Numerous companies registered in Delaware by offshore businesses controlled by persons accused of organized criminal activities. For example:

  • Serbian fugitive Stanko Subotic registered the planes in Delaware that Italian prosecutors said were used to ferry stacks of illegally earned cash to banks in Cyprus and Liechtenstein. The money was earned, prosecutors say, from tobacco smuggling between the Montenegrin government and the Italian Sacra Corona Unita mafia group.
  • Fugitive Serbian drug lord Darko Saric, who allegedly tried to move 2.1 tons of cocaine from South America to Montenegro last year, registered many of his companies in Delaware where they are still active.
  • Marian Iancu, a Romanian businessmen charged with organizing a criminal group by Romania prosecutors, used Delaware based companies in his takeover of a state oil refinery through an alleged corrupt privatization and in its eventual resale to controversial Russian businessman Mikhail Chernoy.
  • And romanian offshore consultant Laszlo Gyorgy Kiss used Delaware companies to bill Petrom Service in consulting contracts for work that was never done.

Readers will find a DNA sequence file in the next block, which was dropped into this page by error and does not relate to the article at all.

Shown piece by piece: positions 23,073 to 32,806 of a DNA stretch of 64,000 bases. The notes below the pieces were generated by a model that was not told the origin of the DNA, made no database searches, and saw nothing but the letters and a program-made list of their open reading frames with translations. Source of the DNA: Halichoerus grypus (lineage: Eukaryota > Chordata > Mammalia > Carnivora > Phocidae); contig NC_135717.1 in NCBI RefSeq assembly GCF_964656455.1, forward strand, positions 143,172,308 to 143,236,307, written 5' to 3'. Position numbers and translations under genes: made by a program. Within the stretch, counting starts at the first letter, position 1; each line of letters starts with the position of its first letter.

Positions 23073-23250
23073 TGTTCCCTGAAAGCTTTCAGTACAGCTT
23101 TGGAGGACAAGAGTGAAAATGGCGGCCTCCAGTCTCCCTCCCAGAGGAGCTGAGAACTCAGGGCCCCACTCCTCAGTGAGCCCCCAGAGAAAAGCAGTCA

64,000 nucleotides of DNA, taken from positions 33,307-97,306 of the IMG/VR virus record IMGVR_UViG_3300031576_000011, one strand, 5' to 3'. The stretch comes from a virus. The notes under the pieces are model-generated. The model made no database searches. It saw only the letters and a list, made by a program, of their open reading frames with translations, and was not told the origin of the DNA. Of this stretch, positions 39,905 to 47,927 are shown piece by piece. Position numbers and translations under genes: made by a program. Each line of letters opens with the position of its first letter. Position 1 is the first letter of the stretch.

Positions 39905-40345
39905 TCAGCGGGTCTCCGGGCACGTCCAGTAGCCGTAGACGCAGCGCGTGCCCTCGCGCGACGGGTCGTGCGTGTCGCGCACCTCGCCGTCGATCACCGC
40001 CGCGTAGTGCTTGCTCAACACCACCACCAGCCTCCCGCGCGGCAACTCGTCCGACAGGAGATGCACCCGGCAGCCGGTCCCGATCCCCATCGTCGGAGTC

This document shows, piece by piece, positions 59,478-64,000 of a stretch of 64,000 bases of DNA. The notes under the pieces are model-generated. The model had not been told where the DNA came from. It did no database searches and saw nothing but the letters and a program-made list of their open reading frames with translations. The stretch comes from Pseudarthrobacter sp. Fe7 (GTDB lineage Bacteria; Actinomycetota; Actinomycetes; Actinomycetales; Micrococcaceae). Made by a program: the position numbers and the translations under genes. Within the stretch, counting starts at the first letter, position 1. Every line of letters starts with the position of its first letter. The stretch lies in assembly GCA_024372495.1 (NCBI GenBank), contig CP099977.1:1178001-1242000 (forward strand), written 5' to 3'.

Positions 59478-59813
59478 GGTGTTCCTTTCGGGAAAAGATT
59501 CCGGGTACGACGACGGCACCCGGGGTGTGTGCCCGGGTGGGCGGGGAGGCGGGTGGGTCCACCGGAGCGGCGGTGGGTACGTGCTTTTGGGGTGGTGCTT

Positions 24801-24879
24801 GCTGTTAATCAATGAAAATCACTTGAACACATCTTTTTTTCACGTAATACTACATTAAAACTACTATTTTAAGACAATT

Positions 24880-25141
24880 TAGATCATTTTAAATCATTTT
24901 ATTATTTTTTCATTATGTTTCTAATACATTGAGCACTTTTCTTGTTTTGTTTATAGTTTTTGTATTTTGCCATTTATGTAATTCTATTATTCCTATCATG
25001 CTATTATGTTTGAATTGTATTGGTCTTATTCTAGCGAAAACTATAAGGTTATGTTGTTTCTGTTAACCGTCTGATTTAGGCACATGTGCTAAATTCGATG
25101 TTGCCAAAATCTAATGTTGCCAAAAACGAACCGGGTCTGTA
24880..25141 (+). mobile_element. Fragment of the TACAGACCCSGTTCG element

Anonymous shell companies are behind so many crimes and misdemeanours that eliminating them should probably be “a no-brainer,” as a US district attorney recently put it. International law enforcement, justice officials and academics agree that knowing who really is reaping the benefits of offshore shell firms is crucial. Jurisdictions must have a way to find out who the really owns companies and a method to close loopholes that make shells operate, such as use of proxies or bearer shares. A major selling point of offshore registry companies, in fact, it that police can’t identify owners. Authorities basically have to ask information from the very people hiding it.We’re operating in this 19th Century manner, yet the money is moving in seconds. It’s long gone. Griffith University Professor Jason Sharman, who last year used Google and $20,000 to find and pay agents to set up anonymous shell companies in 17 jurisdictions, suggested regulating those agents. Sharman recommended that the US and Britain stipulate that agents not be allowed to set up companies unless they themselves know the actual owner and they keep records of that information. Sharman also suggested that the UK and US restrict non-residents from forming shell companies in their countries. “The most acute problem is non-residents setting up ostensibly respectable companies in these jurisdictions and doing crime around the world,” he said. “The great thing about US and British companies is that they look more respectable, and they’re more secret, so you get the best of both worlds. It might raise eyebrows to have a company from any small obscure island, but New York is respectable.” In fact, urisdictions such as Bermuda and the Cayman Islands require far more certified ID from anyone wanting to establish a company or bank account there than do the US states of Nevada and Wyoming, which at the time require no certified ID documents at all. Member countries of the Organization for Economic Co-Operation and Development (OECD), an international organization that has tried to push for laws to reduce the worst abuses of offshores, should get their own houses in order before pointing fingers at other countries. The OECD’s “white list” is maybe problematic?